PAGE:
If there is anything about 2 June that can be said in its favor, it’s that . . . well, it was interesting. It was rainy; it was emotional; it was sad; it was happy; it was tiring.
Rainy first. It was rainy throughout the whole day. There was misting in the air when I went to work, and it rained all day, and most of the late afternoon. I caught a small window when I was walking home where it didn’t rain, but when I ran out to get something to eat, raining again. A lot of rain. Really sort of set my mood.
Emotional and Sad. I was going over scenes in my head, some for this novel, some for other stories, and one of the things I thought about was my characters dying. In particular, Annie and Kerry. They will die. Everyone in the story eventually dies, but, as I said, I know how they die. I’ve worked out the details for them both, and . . . well, here it is right before six in the morning, and I’m starting to cry writing this. Part of the reason comes from bottoming out on hormones–which makes me nuts–which is the complete opposite of boosting them–which makes me nuts–so there is only a small window where I’m not weepy.
Every person I’ll see in the story dies at some point. Most of those deaths will never be seen. Some will, and they’ll go quietly. Some won’t. Some will be horrible. And some . . . just make me cry. Which I did. Which I’m doing.
What about happy and tiring? Well, now, tiring comes first. I had to run out and pick up a few things, and driving in the rain and dealing with traffic put the strain on me. Then I was back, and that’s when I got the notice about another venture coming up–
Starting at the end of the month, and going on for sixteen weeks, I’ll be reviewing television shows over on the blog of my friend Rachel Tsoumbakos. She’s got herself a writing gig, and this has caused her to fall behind on her reviewing commitments, so I asked if she would like me to step in a do a couple of shows, and she said yes. So click on that link and read the release, and a little quick bio I worked up which I count as writing time, because it’s writing, and it took time.
And that brings me to my writing. I’ve started the last scene of the chapter, and it’s All About Helena right now, because it’s Thursday morning, and we’re out to do some sorcery . . .
(All excerpts from The Foundation Chronicles, Book Two: B For Bewitching, copyright 2015 by Cassidy Frazee)
“It’s so nice to see all your . . .” Helena Lovecraft gazed out over a classroom full of somewhat attentive students who had to walk out to The Witch House at seven-thirty. “Smiling faces this morning. It’s also good to see you here once again, because this means you’re with our happy little family for another year.” The right corner of her mouth twitched up. “At least another year.”
Helena started her slow pacing along the front of this new room, the B Level Classroom in the west wing of the building. She rarely changed her procedure on the first day of class: she came dressed in a dark top and pants, her boots with the thick, clunky heels, and her leather duster, and while talking about what she expected during the coming year, she began pacing. It helped gather her thoughts and focus them into the words she needed to say.
“Last year I pushed the hell out of you kids. I know because I heard the complaints.” She slid her hands into the pockets of her duster, now aware she had the full attention of her students. “But that’s the way it is here at Salem: we make you find your limits and then push you beyond them. Most of you did satisfactorily; some of you succeeded.” Helena momentarily glanced at the couple sitting on the right side of the classroom and smiled. “And a few exceeded my greatest expectations.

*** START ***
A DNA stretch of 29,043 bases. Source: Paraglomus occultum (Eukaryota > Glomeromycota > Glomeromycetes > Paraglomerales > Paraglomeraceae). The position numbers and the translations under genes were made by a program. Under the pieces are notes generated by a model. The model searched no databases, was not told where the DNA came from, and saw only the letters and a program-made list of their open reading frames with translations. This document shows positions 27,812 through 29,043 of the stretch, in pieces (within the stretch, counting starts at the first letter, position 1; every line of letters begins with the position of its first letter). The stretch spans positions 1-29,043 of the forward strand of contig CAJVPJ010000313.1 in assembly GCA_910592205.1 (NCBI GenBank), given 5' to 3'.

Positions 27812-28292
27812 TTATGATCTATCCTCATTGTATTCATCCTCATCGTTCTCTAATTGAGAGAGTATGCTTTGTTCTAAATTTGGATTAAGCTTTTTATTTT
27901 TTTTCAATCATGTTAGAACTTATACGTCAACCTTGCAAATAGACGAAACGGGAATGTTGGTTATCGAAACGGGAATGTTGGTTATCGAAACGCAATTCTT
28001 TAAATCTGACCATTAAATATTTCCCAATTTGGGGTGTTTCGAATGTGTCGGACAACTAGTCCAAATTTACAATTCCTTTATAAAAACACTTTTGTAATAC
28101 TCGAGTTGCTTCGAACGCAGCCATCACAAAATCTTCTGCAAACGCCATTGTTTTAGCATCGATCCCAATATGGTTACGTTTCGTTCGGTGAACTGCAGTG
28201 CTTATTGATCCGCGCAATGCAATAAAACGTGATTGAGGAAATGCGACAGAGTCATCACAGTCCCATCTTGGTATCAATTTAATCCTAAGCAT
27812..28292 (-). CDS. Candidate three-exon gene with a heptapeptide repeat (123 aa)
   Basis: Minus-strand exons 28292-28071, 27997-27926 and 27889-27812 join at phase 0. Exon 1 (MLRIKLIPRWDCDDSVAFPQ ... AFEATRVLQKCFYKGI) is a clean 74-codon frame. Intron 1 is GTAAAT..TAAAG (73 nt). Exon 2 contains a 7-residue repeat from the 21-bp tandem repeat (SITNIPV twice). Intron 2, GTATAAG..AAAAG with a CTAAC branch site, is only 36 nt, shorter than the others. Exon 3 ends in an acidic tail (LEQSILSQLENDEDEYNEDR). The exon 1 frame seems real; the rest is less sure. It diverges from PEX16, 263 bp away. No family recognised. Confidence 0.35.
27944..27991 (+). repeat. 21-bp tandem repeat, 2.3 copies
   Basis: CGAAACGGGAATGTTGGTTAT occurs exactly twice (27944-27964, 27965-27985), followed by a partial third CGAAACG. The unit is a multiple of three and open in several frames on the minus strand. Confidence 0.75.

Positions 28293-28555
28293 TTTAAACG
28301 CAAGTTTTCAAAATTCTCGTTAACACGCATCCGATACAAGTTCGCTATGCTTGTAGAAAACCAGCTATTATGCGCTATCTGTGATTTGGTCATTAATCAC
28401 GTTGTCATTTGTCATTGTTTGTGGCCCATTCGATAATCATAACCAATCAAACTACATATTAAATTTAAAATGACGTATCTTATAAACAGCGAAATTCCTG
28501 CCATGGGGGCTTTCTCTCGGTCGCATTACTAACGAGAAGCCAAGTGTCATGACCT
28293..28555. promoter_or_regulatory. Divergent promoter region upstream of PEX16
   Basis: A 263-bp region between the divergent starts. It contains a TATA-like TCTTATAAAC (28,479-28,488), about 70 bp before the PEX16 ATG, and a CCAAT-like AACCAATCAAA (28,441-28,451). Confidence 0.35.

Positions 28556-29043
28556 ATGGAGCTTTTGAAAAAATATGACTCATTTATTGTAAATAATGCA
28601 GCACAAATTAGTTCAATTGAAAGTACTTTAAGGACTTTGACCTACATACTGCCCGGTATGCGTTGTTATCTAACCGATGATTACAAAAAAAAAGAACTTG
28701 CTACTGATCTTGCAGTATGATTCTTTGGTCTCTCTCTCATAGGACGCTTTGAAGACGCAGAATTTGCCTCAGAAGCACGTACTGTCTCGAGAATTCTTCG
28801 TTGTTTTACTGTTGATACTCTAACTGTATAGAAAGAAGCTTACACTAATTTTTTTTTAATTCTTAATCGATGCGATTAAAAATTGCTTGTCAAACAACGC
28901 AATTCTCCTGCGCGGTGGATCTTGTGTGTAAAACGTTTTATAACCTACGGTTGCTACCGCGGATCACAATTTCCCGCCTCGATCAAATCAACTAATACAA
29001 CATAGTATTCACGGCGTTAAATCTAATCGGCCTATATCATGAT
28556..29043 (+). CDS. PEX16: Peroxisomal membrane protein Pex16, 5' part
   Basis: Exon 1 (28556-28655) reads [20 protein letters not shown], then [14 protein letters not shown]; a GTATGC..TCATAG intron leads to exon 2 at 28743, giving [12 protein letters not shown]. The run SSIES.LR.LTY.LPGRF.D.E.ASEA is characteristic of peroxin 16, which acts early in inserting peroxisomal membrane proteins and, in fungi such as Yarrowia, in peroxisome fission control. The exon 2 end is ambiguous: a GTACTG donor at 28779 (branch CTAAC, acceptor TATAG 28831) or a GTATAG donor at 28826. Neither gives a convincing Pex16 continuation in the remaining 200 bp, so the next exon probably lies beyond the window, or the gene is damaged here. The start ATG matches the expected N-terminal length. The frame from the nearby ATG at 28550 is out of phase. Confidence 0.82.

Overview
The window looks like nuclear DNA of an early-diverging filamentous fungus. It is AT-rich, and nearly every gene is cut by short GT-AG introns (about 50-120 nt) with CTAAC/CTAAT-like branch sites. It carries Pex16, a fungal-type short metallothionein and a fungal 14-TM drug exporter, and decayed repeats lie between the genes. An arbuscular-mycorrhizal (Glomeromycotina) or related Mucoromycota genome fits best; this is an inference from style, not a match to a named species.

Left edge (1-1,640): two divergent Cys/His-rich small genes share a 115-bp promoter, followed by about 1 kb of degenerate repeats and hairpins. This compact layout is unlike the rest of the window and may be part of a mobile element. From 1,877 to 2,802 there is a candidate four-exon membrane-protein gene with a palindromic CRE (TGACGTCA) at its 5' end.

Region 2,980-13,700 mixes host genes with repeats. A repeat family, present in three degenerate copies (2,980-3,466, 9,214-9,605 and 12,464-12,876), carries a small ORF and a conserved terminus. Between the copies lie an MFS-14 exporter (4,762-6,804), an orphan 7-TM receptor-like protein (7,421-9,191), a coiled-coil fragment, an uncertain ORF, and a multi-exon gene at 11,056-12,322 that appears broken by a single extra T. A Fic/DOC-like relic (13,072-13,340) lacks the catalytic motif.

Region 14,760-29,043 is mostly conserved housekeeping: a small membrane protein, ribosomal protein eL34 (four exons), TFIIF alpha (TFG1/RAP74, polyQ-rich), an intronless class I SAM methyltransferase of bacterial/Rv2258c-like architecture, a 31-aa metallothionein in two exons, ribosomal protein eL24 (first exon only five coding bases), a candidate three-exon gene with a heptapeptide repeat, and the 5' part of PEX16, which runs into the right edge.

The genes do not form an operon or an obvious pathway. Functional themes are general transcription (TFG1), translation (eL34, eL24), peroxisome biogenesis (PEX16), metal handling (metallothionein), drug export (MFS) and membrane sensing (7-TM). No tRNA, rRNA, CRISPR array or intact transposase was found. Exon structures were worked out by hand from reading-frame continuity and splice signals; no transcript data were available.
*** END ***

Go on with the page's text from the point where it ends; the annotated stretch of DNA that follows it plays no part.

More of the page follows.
A couple? Sitting in sorcery class? Who could that be? And where would this classroom be?
It’s right after this class that Helena has the A Levels, so it’s like jaunt out for class, jaunt back for lunch, jaunt out for class, jaunt back for dinner, kick back and relax. Everyone else walks. But, as Helena points out, maybe not for much longer . . .
“I’m going to do the same thing this year. I’m going to toss assignments at you that will force you into the greatest crafting you’ve ever tried. I’m doing that because there’s something you need to know about this year—” She stopped her pacing and faced the students. “This is the last mandatory sorcery class.
“I don’t have an advanced class like other instructors have for their magic—” Once again she glanced at the two students on her right, who were doing their best not to act as if they were being singled out. “When it comes to sorcery, either you can do this, or you can’t. And after this level, if you can’t, you don’t make the cut to the next level.” Her vision flickered from one child to another. “You get to do something else; you get to concentrate on something else; you get a free period at this time.” Her tone turned serious. “What you don’t get to do is be a sorceress. Not ever. That door, once closed, stays closed forever.”
Helena turned to her left and began pacing once more. “And who gets to decide this matter? Part of it is you, because if you can’t do the spells, you certainly can’t move on. But it’s also my decision, and if I feel you can’t handle the magic, if you seem to craft more through luck than skill, if you are stressed out by crap I’m going to give you—I don’t want you.” She slowly half-turned and glanced at the class out of the corner of her eye. “You can’t be my dark witches.”
Is someone listening in on your conversations, Annie? That’s very possible, and it’s likely that at one point Helena has heard the “dark witch” remark, which will get a conformation later on. But Helena’s really pimping out her special kids–is there a reason for that?
You’ll see. Maybe tomorrow. Depends on how much tonight’s face burning hurts.